Even with trade done, Red Sox continue to mishandle Mookie Betts' departure

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By WEEI 93.7

For whatever it’s worth, reading from a script at the start of a press conference after you traded one of the most talented homegrown players in the history of the franchise and a pitcher who helped carry the organization to a championship doesn’t come across great. Just wanted to throw that out there.

Anyway, somehow, the mess of a deal between the Red Sox and Dodgers was finally completed on Monday. (And it still took all day for things to officially wrap up.)

Mookie Betts is gone. So is David Price. Now the Red Sox have a talented young outfielder that has maturity issues, an infielder named Jeter and a catcher who projects as a “decent backup.”

But this isn’t about Alex Verdugo, Jeter Downs and Connor Wong. Who knows? Maybe they all pan out and make an impact.

What this is really about is the Red Sox’ approach to this process.

First, you’re trading an unbelievable talent. The type of player the Red Sox typically sells the farm for. And not just during the Dave Dombrowski era, either.

But, in fairness, Dombrowski did spend more than the average general manager or president of baseball operations. The Red Sox were dealing with some heavy penalties. They had to get under the luxury tax. John Henry — even though he’s tried to say the narrative is media-driven — said it himself back in September:

“This year we need to be under the CBT (Competitive Balance Tax threshold). That is something we’ve known for more than a year now.”

Now, on Monday, Chaim Bloom mentioned how getting under the CBT was a goal for offseason. With that being the case, moving Betts and Price makes sense — ignoring what they provide on the field. Trading them before the start of spring training achieves one offseason goal and should have allowed Boston to get max value from bidding teams.

But there was one thing Bloom said after the deal was done regarding the team’s payroll that felt particularly odd:

“The CBT was not a major factor in us deciding to do this deal, as much as it was a goal with us this offseason.”

So, that means getting the most value out of the deal was the driving force then.

How, then, did the Red Sox not end up with a pitching prospect? Has that not been the biggest issue with the organization? The inability to identify and develop young pitching talent?

As much as Betts might be a rental for the Dodgers this year, he and Price give that organization an outstanding chance to win it all. Those two can provide a team with more than just an extra boost.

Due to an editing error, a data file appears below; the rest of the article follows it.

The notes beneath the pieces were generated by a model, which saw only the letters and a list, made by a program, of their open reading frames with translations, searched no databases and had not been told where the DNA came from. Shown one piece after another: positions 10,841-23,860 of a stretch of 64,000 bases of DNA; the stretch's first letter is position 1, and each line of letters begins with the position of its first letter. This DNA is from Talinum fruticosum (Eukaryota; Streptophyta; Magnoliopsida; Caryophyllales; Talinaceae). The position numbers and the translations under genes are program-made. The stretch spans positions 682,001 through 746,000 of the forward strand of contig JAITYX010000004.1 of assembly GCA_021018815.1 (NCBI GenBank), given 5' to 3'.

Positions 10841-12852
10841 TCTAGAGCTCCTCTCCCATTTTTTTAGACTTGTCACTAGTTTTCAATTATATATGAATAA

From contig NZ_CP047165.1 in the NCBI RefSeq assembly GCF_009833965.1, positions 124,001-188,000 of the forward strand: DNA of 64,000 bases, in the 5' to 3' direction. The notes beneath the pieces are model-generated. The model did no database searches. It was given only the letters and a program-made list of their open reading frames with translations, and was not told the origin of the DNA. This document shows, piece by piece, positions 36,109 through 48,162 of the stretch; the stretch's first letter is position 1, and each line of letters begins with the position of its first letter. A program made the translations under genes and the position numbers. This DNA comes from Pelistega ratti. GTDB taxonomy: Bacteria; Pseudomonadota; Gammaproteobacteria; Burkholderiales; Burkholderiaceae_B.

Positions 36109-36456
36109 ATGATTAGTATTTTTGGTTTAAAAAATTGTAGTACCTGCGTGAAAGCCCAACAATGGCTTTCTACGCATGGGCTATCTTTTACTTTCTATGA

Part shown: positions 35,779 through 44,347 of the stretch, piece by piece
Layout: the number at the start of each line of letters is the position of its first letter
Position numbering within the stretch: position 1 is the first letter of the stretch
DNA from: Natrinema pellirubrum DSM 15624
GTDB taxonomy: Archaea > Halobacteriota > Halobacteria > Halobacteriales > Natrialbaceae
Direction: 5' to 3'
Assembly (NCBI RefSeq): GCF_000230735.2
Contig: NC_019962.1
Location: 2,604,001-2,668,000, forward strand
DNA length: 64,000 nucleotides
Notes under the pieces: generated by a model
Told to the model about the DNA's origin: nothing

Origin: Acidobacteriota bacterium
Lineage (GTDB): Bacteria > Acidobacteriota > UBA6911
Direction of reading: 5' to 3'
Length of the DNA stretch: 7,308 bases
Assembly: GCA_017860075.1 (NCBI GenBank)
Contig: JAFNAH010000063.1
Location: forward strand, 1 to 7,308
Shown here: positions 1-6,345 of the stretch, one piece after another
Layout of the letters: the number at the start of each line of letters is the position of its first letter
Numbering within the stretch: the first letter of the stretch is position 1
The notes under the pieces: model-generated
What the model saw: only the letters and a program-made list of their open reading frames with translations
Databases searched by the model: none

Shouldn’t Boston have been in the driver’s seat then? Or, shouldn’t they have walked away with an arm in addition to Verdugo?

And it’s important to note in all of this: Bloom expressed the Red Sox weren’t shopping Betts in the offseason.

“With Mookie, we were never, and it’s something we’ve said all offseason, there was never a point where we were pushing him out there, shopping him,’ Boston’s Chief Baseball Officer said. “We maintained privately the same we did publicly: That we had to be open to all options. Obviously, over the course of the offseason that involved a number of teams checking in on us with him, as happens with many players. Once it became clear that the Dodgers, in particular, were going to be very aggressive, it made sense to engage.”

However you feel about Bloom’s approach to Betts or his team-building process, what he’s saying here is fine — if the Red Sox got a better haul than Verdugo, Downs and Wong. He needed to get a young arm from this team that was clearly “very aggressive.”

That doesn’t mean Brusdar Graterol was the answer. But Red Sox needed a pitching prospect. Especially when you consider what the franchise is prioritizing.

“Developing starting pitching is going to continue to be a huge priority for the organization,” Bloom said. “We have a number of pitchers in our minor leagues that we think do have the ability to start for us. It’s going to continue to be a huge priority. When it comes to any specific move, we have to prioritize talent.”

There’s another head-scratching comment: “When it comes to any specific move, we have to prioritize talent.”

In case anyone has forgotten throughout this long, drawn-out rant, Betts and Price are, in fact, talented. If you’re prioritizing talent when making moves and want to have the best chance at developing pitching, why not make this one of the stipulations in trade talks: a young arm with top of the rotation talent has to be involved in the final deal?

Simple: other important goals were achievable. Meaning the CBT, luxury tax, payroll — whichever way you want to put it. And that can be a strategic move on the Red Sox’ behalf, again, whether or not you’re a fan of the deal.

But, for some reason, the Red Sox refuse to admit money played a big role in this trade — even though their actions, and everything Bloom said to make it sound like this wasn’t money-driven, can easily lead one to think this trade was money-driven.